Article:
In Georgia, Republican Governor Nathan Deal signed a state budget which included $1.1 billion in borrowing for construction and equipment purchases.  The wide-ranging budget will help update facilities and create construction jobs throughout the state.  The bond package will also include $100 million to replace and repair bridges across the state and $75 million for transit projects.  Lawmakers also approved a transportation package which could pump $900 million a year into road and bridge projects.
 
The overall bond package is aimed at updating K-12, college, and other government construction and equipment projects.  According to The Atlanta Journal-Constitution, the projects include:

• $271 million for k-12 school construction. Much of that will go to growing school systems in metro Atlanta.
• $28.5 million for a new human services building in Lawrenceville
• $23 million for a World Congress Center parking deck near the new Falcons stadium. The legislature included $17 million to start the project last year.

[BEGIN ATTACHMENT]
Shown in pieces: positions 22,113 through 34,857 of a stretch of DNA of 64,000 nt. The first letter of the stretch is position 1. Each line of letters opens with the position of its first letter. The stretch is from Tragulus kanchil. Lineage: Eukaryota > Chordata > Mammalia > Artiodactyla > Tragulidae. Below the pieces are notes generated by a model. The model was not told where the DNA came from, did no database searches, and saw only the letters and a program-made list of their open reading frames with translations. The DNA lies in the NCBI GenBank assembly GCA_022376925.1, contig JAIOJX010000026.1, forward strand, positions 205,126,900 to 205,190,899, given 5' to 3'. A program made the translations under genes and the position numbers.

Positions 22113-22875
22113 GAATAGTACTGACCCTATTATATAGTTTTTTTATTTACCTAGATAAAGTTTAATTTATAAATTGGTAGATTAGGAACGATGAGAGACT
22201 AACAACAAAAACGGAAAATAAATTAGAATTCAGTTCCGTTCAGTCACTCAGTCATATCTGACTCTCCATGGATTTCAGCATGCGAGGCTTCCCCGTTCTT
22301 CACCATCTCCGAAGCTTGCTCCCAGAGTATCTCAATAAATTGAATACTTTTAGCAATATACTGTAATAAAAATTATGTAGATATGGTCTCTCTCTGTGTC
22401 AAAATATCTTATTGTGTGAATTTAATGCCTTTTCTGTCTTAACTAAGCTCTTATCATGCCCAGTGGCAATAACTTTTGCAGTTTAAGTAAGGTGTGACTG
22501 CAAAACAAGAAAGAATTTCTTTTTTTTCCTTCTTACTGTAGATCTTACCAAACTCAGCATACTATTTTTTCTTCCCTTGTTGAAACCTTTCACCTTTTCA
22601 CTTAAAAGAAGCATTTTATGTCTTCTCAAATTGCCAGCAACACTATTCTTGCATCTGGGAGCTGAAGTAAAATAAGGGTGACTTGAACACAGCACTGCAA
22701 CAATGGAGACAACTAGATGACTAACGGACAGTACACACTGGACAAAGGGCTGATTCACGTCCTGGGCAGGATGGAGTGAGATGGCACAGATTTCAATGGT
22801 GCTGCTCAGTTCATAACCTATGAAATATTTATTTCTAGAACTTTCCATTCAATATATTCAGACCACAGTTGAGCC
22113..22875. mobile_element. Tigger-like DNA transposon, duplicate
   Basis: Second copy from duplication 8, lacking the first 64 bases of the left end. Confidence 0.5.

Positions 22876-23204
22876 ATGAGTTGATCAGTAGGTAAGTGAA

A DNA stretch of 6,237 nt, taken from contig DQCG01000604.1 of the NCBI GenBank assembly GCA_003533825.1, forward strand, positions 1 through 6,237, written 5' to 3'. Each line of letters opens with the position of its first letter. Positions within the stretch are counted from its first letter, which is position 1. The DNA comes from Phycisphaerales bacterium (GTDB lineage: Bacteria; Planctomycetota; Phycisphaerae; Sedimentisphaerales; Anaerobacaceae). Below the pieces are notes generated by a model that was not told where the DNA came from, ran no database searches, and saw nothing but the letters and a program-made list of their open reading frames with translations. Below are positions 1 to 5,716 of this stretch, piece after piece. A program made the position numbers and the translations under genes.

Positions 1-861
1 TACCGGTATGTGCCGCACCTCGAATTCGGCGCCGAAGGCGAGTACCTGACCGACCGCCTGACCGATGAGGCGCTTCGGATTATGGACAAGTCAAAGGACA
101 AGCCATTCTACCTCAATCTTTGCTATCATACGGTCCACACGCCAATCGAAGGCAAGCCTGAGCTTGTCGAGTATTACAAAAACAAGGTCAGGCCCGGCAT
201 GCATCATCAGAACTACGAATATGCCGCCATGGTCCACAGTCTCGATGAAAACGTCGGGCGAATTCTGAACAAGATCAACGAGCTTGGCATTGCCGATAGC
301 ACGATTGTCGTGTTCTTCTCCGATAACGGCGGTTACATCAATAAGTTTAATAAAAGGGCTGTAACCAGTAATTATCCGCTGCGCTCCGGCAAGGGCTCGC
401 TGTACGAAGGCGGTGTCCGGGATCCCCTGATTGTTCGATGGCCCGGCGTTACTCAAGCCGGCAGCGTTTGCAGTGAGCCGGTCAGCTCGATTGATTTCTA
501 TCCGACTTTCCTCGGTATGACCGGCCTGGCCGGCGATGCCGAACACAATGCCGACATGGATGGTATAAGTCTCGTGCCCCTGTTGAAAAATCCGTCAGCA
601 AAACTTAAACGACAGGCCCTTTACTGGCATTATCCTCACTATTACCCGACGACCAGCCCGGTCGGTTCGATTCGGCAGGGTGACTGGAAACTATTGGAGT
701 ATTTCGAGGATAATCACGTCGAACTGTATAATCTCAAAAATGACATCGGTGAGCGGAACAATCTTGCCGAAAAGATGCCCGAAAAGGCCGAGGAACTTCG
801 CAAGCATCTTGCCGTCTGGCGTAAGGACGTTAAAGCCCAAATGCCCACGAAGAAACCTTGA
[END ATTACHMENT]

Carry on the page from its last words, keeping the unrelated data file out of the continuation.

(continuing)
• $11.5 million to build an academic building at Georgia Gwinnett University
• $9 million for a wholesale cooler warehouse at the State Farmers’ Market in Forest Park
• $6.68 million to expand the Georgia Bureau of Investigation’s morgue in DeKalb County
• $4.9 million to plan, design, build and equip a classroom building addition at Georgia State University
• $4.9 million for an English building renovation and addition at Kennesaw State University
• $2 million for a branch library in Marietta
• $2 million for a library renovation and expansion in Cumming
• $700,000 to design a student services building at Atlanta Metropolitan College
• $9.5 million for construction at the Future Farmers of America/Family, Career and Community Leaders of America Center in Covington.
• $1.5 million for a new library in Villa Rica
• $1.4 million to fund renovations at Clayton State University
• $500,000 to design the expansion of labs at Georgia Perimeter College’s Alpharetta campus
• $5 million to modernize and expand Georgia Tech’s chilled water system
• $10 million to relocate Lanier Technical College facilities

The construction funding package is the largest in Georgia since then Governor Sonny Perdue ramped up the state’s borrowing during the great recession in hopes of saving construction jobs.